Between MMS and TechEd there have been a lot of announcements on the virtualization and cloud computing front. First, over on the Virtualization Team Blog, Jeff provided the announcement and details around some new capabilities coming in Hyper-V with Windows Server 2008 R2:
64 logical processor support. A 4x improvement over Hyper-V R1 and means that Hyper-V can take advantage of larger scale-up systems with greater amount of compute resources.
Support for up to 384 Concurrently Running Virtual Machines & 512 Virtual Processors PER SERVER. We are increasing the maximum number of concurrently running virtual machines to 384 per server and the maximum number of virtual processors to 512 for the highest virtual machine density on the market.
Processor Compatibility. Processor compatibility allows you to move a virtual machine up and down multiple processor generations from the same vendor. This does not mean you can live migrate between Intel and AMD nodes, just between different generations from the same vendor.
Not to be outdone, the VMM team announced a bunch of new features that will be in their Release Candidate coming out in a few weeks:
Combined, these new features from both teams enable some key scenarios at both the entry level and high end of the spectrum. One of the major advantages of our stack is that it is very approachable from an entry level since it leverages so much of what your administrators already know and beginning with Microsoft Hyper-V Server 2008 R2 SKU, will be available with all of the high end features (Clustering, Live Migration, etc) for free. Within a couple hours a Windows admin can become proficient with the basics of Hyper-V and be up and running (for free!). Within a few days at most, the ability to implement basic clustering, HA, and Quick/Live migration can be achieved. At the high end, very advanced architectures can be implemented including VMM, OpsMgr, deep SAN integration, etc. This is where our technical guidance, solution accelerators, and service offerings come into play.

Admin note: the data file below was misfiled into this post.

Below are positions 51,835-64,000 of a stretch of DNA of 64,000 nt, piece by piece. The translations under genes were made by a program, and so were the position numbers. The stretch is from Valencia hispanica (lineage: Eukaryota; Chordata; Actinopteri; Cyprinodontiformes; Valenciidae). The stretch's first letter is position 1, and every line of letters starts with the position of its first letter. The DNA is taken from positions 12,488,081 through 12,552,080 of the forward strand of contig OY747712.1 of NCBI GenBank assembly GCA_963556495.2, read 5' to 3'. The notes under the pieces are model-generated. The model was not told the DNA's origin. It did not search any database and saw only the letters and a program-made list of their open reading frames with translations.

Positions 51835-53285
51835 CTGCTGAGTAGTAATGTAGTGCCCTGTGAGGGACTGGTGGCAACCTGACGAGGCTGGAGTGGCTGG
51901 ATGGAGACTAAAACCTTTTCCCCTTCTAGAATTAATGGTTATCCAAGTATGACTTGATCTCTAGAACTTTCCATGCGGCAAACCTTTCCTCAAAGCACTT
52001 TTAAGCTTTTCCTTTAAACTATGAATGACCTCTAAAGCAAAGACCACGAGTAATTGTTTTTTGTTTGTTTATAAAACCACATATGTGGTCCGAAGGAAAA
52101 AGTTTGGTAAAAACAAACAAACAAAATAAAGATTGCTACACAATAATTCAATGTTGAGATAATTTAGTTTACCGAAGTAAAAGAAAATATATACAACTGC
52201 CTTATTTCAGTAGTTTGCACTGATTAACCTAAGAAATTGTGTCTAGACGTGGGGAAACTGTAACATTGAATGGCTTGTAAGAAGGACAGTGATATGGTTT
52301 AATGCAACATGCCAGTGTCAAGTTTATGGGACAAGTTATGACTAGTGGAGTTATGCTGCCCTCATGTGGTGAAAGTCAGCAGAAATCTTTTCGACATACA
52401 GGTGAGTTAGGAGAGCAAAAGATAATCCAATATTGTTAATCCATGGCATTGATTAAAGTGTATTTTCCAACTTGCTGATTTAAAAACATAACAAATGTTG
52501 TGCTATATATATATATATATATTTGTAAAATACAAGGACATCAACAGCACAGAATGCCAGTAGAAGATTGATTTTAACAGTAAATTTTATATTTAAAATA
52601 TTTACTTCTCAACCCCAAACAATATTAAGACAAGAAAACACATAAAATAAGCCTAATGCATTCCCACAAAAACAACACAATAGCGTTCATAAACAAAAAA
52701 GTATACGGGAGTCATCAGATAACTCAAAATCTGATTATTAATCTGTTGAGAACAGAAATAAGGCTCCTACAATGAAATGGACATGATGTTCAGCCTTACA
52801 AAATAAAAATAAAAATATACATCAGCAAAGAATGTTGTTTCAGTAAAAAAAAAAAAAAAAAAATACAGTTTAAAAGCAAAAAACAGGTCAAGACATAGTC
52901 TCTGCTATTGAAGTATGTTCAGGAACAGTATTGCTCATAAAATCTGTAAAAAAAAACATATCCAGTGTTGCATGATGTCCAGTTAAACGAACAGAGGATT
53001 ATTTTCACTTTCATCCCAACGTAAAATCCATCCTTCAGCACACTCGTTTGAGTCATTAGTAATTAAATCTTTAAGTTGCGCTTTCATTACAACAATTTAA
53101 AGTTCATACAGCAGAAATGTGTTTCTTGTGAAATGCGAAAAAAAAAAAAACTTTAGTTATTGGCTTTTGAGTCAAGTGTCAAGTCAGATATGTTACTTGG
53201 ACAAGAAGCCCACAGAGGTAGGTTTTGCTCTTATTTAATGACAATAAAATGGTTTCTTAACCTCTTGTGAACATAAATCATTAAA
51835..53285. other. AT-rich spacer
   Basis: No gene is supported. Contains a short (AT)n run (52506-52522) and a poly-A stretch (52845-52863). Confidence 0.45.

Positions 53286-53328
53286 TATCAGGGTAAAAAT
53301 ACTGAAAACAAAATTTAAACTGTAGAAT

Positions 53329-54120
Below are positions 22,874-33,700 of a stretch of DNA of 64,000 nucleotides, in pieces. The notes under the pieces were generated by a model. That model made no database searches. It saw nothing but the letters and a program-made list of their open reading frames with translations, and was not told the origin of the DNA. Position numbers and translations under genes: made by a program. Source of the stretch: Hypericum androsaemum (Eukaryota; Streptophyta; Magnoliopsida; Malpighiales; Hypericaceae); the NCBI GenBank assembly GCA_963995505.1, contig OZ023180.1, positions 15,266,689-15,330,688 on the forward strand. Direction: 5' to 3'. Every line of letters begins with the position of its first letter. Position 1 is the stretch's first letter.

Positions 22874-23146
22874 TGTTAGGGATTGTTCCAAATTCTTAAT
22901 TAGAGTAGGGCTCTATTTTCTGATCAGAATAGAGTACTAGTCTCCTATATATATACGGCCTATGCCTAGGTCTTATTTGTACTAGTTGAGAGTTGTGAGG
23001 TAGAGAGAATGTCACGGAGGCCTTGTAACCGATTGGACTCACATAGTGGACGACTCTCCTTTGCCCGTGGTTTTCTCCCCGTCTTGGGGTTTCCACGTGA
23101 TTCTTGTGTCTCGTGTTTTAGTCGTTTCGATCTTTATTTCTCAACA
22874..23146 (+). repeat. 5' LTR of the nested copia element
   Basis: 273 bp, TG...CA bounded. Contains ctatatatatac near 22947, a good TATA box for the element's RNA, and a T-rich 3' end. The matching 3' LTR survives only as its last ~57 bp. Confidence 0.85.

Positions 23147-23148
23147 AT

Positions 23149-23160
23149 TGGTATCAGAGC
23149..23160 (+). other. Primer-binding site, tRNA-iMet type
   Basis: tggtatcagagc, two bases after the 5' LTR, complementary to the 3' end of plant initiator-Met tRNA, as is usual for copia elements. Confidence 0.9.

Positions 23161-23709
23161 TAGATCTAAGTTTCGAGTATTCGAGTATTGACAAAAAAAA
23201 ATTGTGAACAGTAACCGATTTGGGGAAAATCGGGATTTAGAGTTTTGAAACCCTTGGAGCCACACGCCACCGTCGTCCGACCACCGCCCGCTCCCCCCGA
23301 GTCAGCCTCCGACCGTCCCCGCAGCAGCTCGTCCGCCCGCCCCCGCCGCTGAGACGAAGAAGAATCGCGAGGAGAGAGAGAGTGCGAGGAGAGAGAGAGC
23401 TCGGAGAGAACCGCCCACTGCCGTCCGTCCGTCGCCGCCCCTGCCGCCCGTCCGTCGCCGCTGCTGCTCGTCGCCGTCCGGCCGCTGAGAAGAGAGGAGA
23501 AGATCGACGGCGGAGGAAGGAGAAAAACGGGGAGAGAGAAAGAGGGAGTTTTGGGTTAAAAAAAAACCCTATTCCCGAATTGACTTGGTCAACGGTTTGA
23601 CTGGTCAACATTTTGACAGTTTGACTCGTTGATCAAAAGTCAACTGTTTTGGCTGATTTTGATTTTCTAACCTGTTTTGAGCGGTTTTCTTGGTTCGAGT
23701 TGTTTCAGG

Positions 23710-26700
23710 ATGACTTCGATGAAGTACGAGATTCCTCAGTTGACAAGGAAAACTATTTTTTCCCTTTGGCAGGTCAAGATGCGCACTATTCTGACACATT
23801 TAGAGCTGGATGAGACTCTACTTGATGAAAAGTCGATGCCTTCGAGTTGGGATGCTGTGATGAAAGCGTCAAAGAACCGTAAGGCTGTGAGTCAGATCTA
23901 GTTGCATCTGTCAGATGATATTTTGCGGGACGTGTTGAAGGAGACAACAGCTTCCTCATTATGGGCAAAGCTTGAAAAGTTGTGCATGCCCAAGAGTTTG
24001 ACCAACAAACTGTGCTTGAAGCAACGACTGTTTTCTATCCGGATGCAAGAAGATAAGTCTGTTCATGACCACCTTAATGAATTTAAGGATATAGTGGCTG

To see an example both of how this stack is being leveraged by commercial providers as well as an example use case for enterprises wishing to use the cloud as reserve capacity, check out the video below demoing a future version of VMM and how it will integrate private and public cloud capacity seamlessly: